"We should be doing everything we can to support small businesses in this country, especially those with high-growth potential," said Murphy. "I've travelled around Connecticut and have heard from investors and entrepreneurs alike that the most important thing we can do to create new startup jobs is to make it easier for angel investors to put capital behind these nascent companies. The bipartisan HALOS Act will allow angels to more easily invest in startups at a demo day, which is one of the best opportunities startups have to showcase their business. I urge my colleagues to back this jobs bill so that we can create better business opportunities in Connecticut and across the country."
"With nearly 10 million Americans currently unemployed, we ought to be doing everything we can in Congress to enact policies that help create jobs," said Thune. "Small businesses and startups are the backbone of our economy. The bipartisan HALOS Act continues in the spirit of the JOBS Act we signed into law in 2012 and will help entrepreneurs and investors continue to create small businesses and jobs throughout the country."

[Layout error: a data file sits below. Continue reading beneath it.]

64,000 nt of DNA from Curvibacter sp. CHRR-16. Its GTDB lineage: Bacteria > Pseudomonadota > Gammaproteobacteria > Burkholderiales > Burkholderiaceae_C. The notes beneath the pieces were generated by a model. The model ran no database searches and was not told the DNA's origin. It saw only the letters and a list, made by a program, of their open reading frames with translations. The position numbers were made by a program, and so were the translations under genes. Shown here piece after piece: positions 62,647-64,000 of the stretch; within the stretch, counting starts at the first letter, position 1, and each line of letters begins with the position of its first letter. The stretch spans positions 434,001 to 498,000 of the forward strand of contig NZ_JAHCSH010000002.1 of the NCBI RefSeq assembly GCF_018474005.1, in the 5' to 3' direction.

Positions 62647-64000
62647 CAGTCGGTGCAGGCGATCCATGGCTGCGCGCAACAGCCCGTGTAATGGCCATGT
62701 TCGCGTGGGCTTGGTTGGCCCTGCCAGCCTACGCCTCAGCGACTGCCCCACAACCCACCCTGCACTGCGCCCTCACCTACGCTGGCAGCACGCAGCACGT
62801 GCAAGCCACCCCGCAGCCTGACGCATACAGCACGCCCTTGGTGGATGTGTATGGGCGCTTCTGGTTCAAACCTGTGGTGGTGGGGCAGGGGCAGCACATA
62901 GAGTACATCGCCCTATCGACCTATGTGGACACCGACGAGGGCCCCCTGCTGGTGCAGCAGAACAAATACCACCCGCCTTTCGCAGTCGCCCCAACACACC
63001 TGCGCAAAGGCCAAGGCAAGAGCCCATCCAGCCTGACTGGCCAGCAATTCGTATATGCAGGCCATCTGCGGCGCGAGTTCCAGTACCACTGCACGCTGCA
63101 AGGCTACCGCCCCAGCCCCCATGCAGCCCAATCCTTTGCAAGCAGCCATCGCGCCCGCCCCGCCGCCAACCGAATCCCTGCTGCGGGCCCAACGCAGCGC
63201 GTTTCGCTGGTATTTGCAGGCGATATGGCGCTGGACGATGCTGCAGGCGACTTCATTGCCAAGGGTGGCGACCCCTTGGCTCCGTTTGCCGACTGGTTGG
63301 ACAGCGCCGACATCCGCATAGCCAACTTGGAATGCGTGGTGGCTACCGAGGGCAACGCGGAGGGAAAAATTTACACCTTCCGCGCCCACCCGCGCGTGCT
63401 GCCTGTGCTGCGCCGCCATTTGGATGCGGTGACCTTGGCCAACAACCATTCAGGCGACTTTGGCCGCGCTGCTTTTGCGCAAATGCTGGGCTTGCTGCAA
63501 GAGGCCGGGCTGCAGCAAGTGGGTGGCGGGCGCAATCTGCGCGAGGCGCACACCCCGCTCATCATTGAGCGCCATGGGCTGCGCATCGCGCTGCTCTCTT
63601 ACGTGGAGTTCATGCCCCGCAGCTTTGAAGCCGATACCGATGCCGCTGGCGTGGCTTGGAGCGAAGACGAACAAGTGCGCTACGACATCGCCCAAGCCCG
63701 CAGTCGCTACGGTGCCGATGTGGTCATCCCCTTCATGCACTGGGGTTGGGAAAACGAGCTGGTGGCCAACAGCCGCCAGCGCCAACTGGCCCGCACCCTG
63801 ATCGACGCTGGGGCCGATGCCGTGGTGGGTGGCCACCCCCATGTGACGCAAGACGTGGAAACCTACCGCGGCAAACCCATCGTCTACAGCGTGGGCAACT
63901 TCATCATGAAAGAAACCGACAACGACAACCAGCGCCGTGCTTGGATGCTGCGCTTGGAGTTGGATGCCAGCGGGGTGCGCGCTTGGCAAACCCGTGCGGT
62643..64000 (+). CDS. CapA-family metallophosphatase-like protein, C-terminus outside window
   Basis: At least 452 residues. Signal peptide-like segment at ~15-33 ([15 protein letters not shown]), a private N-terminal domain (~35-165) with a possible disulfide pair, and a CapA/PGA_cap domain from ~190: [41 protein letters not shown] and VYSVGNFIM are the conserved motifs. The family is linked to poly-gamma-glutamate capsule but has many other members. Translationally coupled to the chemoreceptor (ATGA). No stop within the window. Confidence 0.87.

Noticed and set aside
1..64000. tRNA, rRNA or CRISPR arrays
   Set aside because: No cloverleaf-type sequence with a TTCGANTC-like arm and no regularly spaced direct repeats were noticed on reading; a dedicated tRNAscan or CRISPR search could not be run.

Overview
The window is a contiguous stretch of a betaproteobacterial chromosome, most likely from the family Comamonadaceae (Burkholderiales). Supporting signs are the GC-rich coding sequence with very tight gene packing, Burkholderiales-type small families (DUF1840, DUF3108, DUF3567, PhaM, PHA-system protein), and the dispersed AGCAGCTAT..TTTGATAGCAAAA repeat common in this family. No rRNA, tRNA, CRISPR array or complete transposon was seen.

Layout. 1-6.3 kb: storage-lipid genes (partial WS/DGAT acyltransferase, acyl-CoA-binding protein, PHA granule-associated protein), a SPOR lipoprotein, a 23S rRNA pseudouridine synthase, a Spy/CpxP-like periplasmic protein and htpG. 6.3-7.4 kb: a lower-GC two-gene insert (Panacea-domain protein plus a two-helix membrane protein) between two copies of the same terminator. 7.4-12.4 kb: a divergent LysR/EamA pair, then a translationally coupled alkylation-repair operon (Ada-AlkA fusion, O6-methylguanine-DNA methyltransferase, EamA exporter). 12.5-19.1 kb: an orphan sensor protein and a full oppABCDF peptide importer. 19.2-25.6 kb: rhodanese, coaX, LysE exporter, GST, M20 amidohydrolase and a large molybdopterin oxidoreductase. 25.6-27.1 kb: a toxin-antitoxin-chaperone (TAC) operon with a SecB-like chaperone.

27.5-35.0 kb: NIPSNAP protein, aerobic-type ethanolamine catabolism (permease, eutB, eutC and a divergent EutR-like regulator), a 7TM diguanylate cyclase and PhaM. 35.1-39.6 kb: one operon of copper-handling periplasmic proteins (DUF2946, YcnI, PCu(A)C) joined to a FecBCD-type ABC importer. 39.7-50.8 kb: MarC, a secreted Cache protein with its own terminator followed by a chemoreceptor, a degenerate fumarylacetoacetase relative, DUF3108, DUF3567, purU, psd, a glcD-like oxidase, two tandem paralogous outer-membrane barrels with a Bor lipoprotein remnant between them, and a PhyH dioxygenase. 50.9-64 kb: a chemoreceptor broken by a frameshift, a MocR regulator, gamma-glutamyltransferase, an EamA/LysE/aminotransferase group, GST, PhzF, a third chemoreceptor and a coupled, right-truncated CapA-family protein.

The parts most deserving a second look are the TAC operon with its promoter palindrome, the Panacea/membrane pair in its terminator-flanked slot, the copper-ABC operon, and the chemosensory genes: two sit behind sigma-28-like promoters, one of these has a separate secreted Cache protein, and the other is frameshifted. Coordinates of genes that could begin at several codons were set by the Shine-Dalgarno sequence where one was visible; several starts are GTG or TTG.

"I started a chain of restaurants in Allentown in 1990 with two of my brothers," said Toomey. "We used our own savings to fund the start-up costs and worked day and night and eventually created hundreds of jobs in the Allentown and Lancaster region. So I understand the unique struggles, uncertainties, and risks involved in starting one's own business. We can make it easier to be innovative. I am pleased to join with Sens. Murphy, Thune, and Schatz, and our colleagues in the House to propose a bill that will make it easier for startups and angel investors to connect and work together to grow their businesses and hire more workers."
"Hawai"i's unique location and creative environment make it an ideal place for tourism, defense, energy, and technology startups but, right now, unnecessary restrictions are holding back our startups," Schatz said. "Our bill makes it easier for angel investors to fund Hawai"i startups that help grow our local economy and create jobs."